With the December 31 deadline fast approaching, Ireland’s foreign minister has warned that there is a risk of “trouble” in the absence of a “major breakthrough” in Brexit negotiations over the next 10 days.
Irish Foreign Minister Simon Coveney said his country is preparing for the focus to “shift to preparing for a no trade deal and all the disruption that that brings” because, while the UK government “understand” what changes need to be made, he questions “whether the political appetite is there.”
As negotiations step up a gear in the hope of a deal, Coveney warned of the potential for “trouble,” as it will take a “major breakthrough” in the next 10 days for an agreement to be signed off in time.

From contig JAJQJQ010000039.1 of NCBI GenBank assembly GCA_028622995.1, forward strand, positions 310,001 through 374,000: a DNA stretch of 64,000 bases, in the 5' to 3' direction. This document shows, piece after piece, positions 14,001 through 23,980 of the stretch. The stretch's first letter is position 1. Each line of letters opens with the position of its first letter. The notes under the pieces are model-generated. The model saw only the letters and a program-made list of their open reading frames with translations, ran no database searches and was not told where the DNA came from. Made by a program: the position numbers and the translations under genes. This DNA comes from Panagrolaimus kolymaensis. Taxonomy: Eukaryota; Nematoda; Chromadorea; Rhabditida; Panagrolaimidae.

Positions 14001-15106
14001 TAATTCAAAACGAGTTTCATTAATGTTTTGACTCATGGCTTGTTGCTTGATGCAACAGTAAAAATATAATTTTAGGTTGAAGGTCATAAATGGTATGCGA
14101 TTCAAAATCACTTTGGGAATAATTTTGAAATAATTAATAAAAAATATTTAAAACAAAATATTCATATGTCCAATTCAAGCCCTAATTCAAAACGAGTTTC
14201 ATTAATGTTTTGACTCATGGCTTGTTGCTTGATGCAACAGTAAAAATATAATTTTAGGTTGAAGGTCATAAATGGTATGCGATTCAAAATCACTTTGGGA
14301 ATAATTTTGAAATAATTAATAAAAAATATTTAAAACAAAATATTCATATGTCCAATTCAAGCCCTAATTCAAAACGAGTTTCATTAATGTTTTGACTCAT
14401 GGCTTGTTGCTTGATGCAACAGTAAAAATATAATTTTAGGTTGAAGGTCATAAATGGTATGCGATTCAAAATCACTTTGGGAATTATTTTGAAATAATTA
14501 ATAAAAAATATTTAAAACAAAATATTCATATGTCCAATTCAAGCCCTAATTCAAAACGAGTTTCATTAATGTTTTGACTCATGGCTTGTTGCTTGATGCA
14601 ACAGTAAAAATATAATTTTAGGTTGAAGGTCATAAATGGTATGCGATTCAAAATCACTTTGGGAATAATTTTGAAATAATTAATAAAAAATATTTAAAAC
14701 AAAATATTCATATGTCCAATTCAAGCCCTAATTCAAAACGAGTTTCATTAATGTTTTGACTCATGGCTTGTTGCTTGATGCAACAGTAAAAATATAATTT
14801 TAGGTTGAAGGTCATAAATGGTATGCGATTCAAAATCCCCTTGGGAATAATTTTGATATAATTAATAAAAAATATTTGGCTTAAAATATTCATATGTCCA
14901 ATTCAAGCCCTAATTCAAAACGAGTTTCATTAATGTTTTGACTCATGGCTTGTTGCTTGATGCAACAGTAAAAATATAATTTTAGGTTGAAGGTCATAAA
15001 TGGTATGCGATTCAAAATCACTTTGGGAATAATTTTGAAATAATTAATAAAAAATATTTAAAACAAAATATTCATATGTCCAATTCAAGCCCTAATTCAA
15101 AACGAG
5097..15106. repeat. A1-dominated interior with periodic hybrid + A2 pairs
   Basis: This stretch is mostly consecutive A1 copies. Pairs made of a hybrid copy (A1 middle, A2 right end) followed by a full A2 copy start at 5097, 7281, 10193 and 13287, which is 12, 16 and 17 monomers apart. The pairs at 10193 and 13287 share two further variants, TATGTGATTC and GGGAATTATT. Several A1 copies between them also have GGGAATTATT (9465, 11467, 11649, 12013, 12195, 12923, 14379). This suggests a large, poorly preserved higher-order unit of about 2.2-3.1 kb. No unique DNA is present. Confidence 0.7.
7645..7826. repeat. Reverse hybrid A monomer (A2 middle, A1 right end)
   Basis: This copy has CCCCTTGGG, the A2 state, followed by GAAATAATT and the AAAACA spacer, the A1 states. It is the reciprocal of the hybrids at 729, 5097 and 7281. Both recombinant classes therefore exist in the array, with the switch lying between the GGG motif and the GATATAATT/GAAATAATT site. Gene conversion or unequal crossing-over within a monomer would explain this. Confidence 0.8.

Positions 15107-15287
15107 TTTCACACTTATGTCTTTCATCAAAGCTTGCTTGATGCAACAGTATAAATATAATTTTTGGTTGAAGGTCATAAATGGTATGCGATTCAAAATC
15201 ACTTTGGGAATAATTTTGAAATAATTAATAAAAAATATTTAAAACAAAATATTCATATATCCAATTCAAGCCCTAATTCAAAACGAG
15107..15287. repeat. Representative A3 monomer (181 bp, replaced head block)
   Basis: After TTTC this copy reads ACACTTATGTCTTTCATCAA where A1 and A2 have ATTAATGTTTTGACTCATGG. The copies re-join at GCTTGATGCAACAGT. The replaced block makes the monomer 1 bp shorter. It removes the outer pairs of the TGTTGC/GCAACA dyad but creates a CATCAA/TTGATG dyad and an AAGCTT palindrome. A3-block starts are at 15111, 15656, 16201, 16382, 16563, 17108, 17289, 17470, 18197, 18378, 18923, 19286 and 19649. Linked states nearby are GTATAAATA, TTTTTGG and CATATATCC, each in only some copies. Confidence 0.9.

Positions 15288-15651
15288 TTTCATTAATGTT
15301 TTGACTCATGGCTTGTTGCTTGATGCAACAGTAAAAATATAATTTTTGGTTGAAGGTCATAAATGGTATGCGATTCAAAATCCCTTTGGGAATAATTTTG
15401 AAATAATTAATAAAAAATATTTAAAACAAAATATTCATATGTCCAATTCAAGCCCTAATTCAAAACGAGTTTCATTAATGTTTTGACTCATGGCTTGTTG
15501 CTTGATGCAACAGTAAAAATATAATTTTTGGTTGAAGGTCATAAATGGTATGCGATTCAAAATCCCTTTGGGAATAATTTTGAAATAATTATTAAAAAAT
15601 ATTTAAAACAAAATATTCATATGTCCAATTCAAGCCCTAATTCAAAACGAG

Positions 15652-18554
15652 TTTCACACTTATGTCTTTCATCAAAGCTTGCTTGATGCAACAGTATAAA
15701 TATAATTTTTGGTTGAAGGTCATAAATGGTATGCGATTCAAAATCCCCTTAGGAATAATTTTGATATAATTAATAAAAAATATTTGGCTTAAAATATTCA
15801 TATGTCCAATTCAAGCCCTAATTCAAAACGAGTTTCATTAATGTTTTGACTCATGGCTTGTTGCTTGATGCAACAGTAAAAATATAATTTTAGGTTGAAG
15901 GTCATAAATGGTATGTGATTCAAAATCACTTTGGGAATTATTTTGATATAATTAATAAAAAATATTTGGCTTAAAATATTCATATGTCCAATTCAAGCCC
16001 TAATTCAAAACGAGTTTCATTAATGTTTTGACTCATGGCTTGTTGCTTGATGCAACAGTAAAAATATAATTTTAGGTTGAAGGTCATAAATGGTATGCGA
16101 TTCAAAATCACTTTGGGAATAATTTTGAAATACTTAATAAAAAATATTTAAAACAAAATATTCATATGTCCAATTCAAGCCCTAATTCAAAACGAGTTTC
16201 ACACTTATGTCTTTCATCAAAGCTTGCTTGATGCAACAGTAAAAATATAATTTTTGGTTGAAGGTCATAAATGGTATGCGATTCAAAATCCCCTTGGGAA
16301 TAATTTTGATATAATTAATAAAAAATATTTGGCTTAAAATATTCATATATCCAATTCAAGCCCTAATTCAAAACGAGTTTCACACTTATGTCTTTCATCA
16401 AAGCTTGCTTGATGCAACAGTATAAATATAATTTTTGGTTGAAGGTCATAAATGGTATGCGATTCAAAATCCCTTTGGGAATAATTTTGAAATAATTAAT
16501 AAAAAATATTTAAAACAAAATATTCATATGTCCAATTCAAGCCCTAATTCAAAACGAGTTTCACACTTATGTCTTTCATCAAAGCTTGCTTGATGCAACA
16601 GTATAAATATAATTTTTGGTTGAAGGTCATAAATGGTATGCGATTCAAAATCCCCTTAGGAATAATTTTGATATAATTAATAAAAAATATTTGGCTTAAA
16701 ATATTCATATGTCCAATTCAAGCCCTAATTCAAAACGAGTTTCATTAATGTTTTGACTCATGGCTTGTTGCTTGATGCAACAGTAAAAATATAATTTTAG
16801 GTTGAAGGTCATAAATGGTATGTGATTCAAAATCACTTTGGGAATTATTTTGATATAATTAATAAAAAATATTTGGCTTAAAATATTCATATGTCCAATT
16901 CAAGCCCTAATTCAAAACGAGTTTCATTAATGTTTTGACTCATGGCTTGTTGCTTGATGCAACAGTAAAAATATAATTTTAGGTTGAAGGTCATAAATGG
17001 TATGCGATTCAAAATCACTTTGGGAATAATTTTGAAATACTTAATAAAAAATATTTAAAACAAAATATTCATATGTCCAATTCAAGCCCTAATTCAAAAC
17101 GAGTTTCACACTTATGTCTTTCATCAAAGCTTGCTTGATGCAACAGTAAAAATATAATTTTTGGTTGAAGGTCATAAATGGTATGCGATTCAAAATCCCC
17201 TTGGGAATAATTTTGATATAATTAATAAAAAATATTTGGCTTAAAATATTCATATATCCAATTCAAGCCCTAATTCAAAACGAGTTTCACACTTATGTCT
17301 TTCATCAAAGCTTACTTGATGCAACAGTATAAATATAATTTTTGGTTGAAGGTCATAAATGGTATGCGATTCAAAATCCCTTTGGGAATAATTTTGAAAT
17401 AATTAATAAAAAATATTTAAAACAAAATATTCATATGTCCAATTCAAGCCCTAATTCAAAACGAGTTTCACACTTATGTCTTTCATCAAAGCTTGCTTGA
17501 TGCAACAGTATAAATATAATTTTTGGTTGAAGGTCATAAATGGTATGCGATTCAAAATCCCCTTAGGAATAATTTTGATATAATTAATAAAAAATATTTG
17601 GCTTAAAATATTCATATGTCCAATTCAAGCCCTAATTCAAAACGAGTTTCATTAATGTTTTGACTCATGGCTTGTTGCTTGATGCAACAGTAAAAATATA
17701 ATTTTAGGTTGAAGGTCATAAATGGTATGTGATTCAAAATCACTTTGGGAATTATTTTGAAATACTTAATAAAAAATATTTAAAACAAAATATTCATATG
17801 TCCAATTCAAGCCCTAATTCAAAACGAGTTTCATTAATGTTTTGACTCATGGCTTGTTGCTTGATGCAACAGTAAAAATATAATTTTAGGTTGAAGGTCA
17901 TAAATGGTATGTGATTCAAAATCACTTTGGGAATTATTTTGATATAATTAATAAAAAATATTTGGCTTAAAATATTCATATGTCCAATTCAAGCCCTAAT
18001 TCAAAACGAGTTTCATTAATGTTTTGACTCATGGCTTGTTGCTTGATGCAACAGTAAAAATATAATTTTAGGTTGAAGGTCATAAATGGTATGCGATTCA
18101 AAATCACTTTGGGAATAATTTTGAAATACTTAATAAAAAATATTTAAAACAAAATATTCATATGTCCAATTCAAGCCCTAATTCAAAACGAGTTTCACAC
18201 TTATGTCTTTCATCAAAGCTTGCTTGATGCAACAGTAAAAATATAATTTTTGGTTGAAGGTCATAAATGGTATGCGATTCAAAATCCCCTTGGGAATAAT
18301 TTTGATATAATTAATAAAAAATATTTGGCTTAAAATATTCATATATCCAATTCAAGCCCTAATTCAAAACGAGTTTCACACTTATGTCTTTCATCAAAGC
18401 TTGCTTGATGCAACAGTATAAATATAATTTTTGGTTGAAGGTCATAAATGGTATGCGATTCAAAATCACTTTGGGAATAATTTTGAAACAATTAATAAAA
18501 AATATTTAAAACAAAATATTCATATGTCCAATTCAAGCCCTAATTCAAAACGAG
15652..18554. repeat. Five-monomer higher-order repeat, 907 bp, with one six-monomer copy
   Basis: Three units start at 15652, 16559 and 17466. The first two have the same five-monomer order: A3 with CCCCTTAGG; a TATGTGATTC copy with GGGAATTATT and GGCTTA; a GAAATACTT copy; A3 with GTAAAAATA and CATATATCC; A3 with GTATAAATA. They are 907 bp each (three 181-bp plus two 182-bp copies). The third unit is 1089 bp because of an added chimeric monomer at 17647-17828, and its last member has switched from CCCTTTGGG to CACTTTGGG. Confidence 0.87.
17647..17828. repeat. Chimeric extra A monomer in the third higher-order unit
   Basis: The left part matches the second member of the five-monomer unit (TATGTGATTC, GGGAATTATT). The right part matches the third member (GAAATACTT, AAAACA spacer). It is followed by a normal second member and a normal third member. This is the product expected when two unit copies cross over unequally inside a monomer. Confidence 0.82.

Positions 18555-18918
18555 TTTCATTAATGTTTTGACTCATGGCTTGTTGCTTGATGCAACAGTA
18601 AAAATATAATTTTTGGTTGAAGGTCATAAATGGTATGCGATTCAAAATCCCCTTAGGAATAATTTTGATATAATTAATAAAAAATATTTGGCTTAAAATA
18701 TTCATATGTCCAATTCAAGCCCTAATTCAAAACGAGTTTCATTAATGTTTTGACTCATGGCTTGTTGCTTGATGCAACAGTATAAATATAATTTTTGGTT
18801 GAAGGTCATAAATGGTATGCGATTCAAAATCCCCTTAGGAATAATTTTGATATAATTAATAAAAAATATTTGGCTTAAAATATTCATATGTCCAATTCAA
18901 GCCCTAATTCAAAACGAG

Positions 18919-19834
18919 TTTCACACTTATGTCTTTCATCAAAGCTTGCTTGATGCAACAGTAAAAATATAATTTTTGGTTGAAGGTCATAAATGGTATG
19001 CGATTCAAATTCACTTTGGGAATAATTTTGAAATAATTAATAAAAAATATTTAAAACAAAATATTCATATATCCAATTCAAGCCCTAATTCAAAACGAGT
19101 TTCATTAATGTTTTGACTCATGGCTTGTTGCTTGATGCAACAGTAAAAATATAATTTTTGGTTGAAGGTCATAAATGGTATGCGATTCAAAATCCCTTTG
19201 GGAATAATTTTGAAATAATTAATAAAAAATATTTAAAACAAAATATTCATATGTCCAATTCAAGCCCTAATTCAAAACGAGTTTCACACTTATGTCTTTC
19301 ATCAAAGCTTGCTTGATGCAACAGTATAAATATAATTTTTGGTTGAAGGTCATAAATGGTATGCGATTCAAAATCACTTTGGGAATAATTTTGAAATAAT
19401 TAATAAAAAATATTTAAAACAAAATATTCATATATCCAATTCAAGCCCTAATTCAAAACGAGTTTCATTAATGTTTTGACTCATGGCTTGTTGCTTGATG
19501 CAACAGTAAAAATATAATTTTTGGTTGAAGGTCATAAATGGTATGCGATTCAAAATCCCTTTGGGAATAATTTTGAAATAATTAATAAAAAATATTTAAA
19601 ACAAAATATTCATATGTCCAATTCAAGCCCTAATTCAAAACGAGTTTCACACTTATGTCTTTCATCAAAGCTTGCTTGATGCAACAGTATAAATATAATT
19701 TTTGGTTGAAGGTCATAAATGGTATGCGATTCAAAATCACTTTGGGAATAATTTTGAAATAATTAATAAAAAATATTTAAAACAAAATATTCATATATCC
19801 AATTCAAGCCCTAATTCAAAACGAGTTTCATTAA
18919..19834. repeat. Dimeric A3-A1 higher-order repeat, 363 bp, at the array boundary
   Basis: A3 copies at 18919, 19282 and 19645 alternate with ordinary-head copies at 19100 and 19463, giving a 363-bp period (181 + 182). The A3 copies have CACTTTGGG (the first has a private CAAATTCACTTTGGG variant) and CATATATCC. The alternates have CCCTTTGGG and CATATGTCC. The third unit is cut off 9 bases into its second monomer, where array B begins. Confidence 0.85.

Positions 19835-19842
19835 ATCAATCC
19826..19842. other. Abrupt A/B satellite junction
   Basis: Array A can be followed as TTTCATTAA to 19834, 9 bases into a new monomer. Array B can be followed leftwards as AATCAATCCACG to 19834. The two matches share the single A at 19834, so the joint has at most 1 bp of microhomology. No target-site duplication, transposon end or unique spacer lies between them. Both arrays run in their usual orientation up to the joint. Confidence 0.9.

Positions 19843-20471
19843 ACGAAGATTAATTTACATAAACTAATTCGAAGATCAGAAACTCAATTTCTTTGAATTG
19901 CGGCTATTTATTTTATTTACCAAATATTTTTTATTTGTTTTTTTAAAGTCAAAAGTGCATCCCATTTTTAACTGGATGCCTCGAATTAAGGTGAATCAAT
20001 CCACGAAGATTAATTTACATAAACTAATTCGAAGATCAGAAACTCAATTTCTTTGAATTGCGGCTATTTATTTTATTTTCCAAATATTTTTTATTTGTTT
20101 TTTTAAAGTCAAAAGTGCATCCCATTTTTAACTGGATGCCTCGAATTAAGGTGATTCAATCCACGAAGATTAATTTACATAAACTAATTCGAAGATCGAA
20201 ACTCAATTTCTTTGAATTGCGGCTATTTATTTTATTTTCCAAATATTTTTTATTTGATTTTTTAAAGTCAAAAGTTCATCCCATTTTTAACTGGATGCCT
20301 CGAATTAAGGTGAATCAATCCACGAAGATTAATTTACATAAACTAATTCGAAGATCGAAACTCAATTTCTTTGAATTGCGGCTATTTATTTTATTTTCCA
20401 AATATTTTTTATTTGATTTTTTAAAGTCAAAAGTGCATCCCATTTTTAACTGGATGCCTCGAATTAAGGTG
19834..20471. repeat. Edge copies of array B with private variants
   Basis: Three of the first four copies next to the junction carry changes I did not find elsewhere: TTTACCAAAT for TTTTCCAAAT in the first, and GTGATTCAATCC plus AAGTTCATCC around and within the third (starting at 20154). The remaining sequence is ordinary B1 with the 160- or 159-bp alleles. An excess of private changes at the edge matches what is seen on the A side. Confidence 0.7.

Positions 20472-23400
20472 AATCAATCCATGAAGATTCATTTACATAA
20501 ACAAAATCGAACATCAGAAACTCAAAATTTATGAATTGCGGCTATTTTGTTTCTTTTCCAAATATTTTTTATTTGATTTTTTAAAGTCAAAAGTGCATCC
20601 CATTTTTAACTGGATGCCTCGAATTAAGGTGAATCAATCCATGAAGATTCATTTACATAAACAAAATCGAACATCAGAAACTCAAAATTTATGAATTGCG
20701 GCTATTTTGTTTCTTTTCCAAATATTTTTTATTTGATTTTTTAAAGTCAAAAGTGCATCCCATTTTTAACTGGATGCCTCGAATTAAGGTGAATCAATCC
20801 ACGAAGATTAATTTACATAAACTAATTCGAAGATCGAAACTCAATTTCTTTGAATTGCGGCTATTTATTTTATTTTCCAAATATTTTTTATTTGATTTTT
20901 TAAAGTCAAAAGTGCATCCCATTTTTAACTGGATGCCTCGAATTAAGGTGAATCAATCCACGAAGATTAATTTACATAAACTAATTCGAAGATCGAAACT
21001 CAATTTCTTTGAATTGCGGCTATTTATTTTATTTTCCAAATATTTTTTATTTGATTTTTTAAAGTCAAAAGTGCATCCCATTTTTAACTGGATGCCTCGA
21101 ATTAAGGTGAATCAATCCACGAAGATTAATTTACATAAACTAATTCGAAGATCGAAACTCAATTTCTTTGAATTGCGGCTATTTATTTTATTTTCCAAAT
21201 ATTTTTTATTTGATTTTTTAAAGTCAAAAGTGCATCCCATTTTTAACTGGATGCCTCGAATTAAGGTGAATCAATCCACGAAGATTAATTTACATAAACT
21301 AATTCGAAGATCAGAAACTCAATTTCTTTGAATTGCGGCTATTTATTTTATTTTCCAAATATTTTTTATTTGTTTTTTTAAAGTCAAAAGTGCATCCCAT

Coveney expressed his concerns as the EU and UK remain at loggerheads over the issue of fisheries. The Irish foreign minister said that “the negotiations are not in a good place” because the two sides’ positions are incompatible, and “neither side has really budged.”
UK Environment Secretary George Eustice acknowledged the challenges, recognizing that “time is very, very short” during an interview with British media on Sunday. However, he attempted to reassure people that it “can be resolved” and a deal “can be done” in the required timeframe. Eustice did not provide any information on concessions that the UK would be willing to make in order to ensure that progress is made.
The EU and UK have both indicated that a deal would have to be reached by the middle of November for it to be formally ratified before the end of the transition period. While the gathering is focused on the bloc’s response to Covid-19, EU leaders will be meeting for a virtual summit on Thursday, when a Brexit deal could be discussed if progress is made.
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